What does outdoor learning really look like?
Does it look like children sitting down quietly reading a children’s book? Does it look like children eagerly listening to the teacher as he or she explains how to plant a seed? Or does it look like children taking their time to look over a pile of leaves, carefully picking one red one, one green one, and one yellow one then gently placing them all in a paper bag?
I may have moments where outdoor learning looks like that, but I have to tell you…
most of the time, outdoor learning doesn’t look anything like I imagine it should when I take my preschool or prekindergarten age children outside.
In fact, sometimes I wonder if I am leading a group of sweet, kind, angelic children or a bunch of wild animals to head outside to play. By the time I open the door, the last thing my students want to do is gather around me to do much of anything especially be quiet and listen to me teach a lesson, read a book or make them pick three perfect leaves. Trust me, I’ve tried.
Every time I take the children on a leaf hunt, they stuff their bags with as many of the ugliest brown, dried up leaves they can find and then shout, “I’m done! Can I go play now?”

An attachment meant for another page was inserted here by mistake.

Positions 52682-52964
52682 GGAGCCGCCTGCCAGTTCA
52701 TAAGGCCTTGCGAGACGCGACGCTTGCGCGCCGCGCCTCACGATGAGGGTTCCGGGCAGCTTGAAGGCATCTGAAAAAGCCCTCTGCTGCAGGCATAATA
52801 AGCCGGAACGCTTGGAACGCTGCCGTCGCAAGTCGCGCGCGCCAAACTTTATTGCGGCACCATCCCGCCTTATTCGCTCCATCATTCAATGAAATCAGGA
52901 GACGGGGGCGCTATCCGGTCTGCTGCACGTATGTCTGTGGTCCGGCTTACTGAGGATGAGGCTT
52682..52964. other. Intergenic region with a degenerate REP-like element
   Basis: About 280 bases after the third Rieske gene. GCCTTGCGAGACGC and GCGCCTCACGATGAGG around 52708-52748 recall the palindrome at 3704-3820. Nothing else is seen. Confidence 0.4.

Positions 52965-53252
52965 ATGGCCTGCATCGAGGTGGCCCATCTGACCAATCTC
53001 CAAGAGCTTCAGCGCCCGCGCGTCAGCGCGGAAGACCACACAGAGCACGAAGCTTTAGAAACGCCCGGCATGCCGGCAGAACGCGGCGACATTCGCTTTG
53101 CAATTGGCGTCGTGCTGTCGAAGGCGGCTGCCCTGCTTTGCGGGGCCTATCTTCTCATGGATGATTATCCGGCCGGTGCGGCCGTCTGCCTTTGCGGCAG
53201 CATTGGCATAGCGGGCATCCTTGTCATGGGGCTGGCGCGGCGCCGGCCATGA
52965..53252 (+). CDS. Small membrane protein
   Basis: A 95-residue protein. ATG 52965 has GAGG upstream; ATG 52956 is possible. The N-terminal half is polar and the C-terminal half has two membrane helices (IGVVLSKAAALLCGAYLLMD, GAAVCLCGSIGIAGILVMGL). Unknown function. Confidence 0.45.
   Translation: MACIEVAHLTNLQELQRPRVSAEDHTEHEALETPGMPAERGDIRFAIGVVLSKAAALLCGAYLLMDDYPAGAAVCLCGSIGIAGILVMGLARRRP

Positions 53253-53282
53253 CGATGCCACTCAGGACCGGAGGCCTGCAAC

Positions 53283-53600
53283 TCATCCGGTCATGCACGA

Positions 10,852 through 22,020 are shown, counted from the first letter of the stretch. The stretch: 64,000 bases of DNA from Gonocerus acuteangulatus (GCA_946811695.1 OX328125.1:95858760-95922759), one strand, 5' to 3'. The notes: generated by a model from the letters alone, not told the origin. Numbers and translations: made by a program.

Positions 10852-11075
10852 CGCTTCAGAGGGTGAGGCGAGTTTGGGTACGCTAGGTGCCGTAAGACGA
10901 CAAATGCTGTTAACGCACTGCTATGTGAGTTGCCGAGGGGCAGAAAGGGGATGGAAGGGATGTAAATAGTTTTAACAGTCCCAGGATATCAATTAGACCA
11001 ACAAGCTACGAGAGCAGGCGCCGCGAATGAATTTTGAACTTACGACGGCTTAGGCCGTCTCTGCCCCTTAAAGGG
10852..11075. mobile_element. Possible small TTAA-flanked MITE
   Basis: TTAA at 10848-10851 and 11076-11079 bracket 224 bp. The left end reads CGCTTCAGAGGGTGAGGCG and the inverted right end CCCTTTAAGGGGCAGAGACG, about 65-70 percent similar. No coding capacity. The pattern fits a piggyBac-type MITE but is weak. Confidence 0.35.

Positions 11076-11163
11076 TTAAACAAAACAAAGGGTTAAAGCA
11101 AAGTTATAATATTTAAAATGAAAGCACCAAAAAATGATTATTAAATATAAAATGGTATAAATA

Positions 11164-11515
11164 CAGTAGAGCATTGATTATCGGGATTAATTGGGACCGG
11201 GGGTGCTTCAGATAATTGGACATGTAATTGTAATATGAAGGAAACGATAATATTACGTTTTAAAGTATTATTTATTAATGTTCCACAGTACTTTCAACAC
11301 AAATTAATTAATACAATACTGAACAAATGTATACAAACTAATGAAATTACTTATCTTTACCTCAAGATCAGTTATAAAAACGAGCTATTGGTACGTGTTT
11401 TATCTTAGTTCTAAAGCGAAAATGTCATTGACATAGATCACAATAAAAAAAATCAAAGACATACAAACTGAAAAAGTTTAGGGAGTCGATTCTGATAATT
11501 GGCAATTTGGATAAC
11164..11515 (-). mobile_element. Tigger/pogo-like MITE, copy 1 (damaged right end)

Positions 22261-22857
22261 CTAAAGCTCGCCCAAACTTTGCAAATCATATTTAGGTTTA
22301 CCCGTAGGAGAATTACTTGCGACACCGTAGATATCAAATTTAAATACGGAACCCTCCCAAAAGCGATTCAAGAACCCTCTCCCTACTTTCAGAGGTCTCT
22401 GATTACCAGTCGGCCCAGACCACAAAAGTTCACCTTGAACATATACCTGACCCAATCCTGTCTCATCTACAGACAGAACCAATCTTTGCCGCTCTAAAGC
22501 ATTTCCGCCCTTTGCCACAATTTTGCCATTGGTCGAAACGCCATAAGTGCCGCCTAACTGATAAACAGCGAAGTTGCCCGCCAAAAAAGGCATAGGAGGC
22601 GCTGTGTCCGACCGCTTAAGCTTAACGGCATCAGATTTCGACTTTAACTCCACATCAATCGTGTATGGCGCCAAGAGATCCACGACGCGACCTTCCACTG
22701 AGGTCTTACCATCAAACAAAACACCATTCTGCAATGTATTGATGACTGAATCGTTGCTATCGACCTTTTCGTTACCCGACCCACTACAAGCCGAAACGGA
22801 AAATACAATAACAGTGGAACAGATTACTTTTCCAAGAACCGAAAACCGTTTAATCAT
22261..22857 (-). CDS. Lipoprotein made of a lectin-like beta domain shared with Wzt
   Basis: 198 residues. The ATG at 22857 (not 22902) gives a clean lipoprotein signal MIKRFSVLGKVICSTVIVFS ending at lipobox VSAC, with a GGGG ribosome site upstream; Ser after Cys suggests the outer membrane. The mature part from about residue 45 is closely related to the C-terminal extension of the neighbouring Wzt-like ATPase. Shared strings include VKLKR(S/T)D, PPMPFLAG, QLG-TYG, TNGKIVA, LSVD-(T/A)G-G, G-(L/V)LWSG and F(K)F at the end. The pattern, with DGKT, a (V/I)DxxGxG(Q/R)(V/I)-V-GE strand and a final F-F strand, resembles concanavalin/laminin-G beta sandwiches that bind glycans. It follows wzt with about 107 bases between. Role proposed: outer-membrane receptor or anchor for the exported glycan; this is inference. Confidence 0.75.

But over my 30 years of teaching young children, I have learned that outdoor learning is far deeper and more meaningful than any lesson I could prepare (although I still like to try).
The key to truly seeing what outdoor learning looks like is to know what to look for and then knowing what to do and what language to use when you do see it.
With spring in the air, I will be getting my wild animals sweet little angels outside for some quality outdoor play and exploration. I want them to be able to enjoy their time outdoors but, in the process, I also want to challenge their thinking, build large and fine motor skills, promote their skills and understanding in math, science, language, literacy, and even in the arts. I also want to see my students mature in their abilities to self-regulate, make good decisions, problem solve, and work collaboratively. I don’t think that is asking too much, do you?